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The passive - Easy Learning Grammar French

What is the passive?
The passive is a form of the verb that is used when the subject of the verb is the person or thing that is affected by the action, for example, I was given, we were told, it had been made.

1 Using the passive

  • In a normal, or active sentence, the ‘subject’ of the verb is the person or thing that carries out the action described by the verb. The ‘object’ of the verb is the person or thing that the verb ‘happens’ to.
  • Ryan (subject) hit (active verb) me (object).
  • In English, as in French, you can turn an active sentence round to make a passive sentence.
  • I (subject) was hit (passive verb) by Ryan (agent).
  • Very often, however, you cannot identify who is carrying out the action indicated by the verb.
  • I was hit in the face.
  • The trees will be chopped down.
  • I’ve been chosen to represent the school.
TipThere is a very important difference between French and English in sentences containing an indirect object. In English we can quite easily turn a normal (active) sentence with an indirect object into a passive sentence.Active
Someone (subject) gave (active verb) me (indirect object) a book (direct object).
Passive
I (subject) was given (passive verb) a book (direct object).
In French, an indirect object can NEVER become the subject of a passive verb.

2 Forming the passive

  • In English we use the verb to be with the past participle (was hit, was given) to form the passive. In French the passive is formed in exactly the same way, using être and the past participle. The past participle agrees with the subject of the passive verb; that is, the endings change in the feminine and plural forms.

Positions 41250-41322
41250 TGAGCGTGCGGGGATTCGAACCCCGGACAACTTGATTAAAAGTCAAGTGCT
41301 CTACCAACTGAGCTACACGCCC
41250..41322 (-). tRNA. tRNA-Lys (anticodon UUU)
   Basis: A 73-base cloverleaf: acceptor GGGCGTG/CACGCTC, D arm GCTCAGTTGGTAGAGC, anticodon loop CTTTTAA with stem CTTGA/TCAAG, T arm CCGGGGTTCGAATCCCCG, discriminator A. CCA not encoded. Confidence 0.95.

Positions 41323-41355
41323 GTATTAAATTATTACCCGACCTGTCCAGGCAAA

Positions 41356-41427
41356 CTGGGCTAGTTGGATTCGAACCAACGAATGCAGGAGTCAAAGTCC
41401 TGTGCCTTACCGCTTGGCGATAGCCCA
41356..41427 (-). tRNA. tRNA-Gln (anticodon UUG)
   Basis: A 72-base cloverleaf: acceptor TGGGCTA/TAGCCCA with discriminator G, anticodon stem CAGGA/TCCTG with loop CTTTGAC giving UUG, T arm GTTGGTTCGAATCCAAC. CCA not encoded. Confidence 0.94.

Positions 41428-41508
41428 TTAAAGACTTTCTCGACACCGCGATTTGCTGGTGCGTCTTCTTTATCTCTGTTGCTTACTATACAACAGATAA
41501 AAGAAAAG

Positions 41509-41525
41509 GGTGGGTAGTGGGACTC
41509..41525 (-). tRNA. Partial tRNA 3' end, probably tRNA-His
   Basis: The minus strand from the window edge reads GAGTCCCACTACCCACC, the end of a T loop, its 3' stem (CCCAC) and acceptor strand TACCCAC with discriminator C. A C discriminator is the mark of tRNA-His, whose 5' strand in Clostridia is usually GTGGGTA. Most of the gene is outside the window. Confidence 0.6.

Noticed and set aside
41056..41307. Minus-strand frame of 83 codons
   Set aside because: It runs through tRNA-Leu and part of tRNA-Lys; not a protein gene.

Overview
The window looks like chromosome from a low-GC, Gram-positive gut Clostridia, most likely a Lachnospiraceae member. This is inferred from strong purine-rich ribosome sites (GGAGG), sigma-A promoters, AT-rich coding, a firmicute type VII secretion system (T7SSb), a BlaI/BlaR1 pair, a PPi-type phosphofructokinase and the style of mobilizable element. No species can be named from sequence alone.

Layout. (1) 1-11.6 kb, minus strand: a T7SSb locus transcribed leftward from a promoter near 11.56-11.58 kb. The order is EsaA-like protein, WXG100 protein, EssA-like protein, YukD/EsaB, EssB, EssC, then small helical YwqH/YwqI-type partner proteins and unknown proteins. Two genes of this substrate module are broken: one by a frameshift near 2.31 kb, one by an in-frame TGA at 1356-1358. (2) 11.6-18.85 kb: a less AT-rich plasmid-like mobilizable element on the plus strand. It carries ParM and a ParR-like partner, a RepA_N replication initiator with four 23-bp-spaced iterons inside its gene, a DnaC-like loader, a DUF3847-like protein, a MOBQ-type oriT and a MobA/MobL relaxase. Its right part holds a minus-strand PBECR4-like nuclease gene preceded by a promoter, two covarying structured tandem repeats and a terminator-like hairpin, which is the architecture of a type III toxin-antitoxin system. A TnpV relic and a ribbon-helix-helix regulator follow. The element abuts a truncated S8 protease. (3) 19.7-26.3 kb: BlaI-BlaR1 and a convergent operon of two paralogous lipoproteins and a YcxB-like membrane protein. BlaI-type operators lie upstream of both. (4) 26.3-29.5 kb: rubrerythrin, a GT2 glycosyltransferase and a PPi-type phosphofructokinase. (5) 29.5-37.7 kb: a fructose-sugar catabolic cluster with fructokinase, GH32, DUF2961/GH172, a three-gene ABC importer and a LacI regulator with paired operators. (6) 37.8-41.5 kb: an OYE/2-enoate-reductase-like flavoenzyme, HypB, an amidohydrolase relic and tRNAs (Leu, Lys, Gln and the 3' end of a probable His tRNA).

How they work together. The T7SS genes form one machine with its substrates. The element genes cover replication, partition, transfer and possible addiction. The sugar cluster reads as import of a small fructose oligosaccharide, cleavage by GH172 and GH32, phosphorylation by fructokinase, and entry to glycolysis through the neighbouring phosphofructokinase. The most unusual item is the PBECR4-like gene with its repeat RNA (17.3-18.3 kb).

Elle est encouragée par ses parents.She is encouraged by her parents.
Vous êtes tous bien payés.You are all well paid. (‘you’ refers to more than one person here)
Les portes ont été fermées.The doors have been closed.
  • Here is the present tense of the -er verb aimer (meaning to like, to love) in its passive form.
PronounPresent tense of êtrePast participleMeaning
jesuisaimé (masculine)
aimée (feminine)
I am loved
tuesaimé (masculine)
aimée (feminine)
you are loved
ilestaiméhe/it is loved
elleestaiméeshe/it is loved
onestaimé (singular)
aimés (masculine plural)
aimées (feminine plural)
one is loved
we are loved
noussommesaimés (masculine)
aimées (feminine)
we are loved
vousêtesaimé (masculine singular)
aimée (feminine singular)
aimés (masculine plural)
aimées (feminine plural)
you are loved
ilssontaimésthey are loved
ellessontaiméesthey are loved
  • The passive of -ir verbs is formed in the same way, except that the past participle is different. For example, elle est remplie (meaning it is full).
  • The passive of -re verbs is formed in the same way, except that the past participle is different. For example, il est défendu (meaning it is forbidden).
Grammar Extra!When on means we, the past participle can agree with the subject of the sentence, but it is optional.
On est aimés de tout le monde.We’re loved by everyone. (masculine)
  • You can form other tenses of the passive by changing the tense of the verb être.
  • Imperfect: j’étais aimé(e) I was loved
  • Future: tu seras aimé(e) you will be loved
  • Perfect: il a été aimé he has been loved
  • Irregular past participles are the same as for the perfect tense (see The perfect tense).

3 Avoiding the passive

  • Passives are not as common in French as in English. There are two main ways that French speakers express the same idea.
  • by using the pronoun on (meaning someone or they) with a normal, active verb
On leur a envoyé une lettre.They were sent a letter. (literally: Someone sent them a letter.)
On m’a dit que tu ne venais pas.I was told that you weren’t coming.
(literally: They told me you weren’t coming.)
  • For more information on Pronouns, see Pronouns.
  • by using a reflexive verb
Les melons se vendent 2 euros la pièce.Melons are sold for 2 euros each.
Key points
  • The present tense of the passive is formed by using the present tense of être with the past participle.
  • The past participle always agrees with the subject of the passive verb.
  • You can sometimes avoid a passive construction by using a reflexive verb or the pronoun on.

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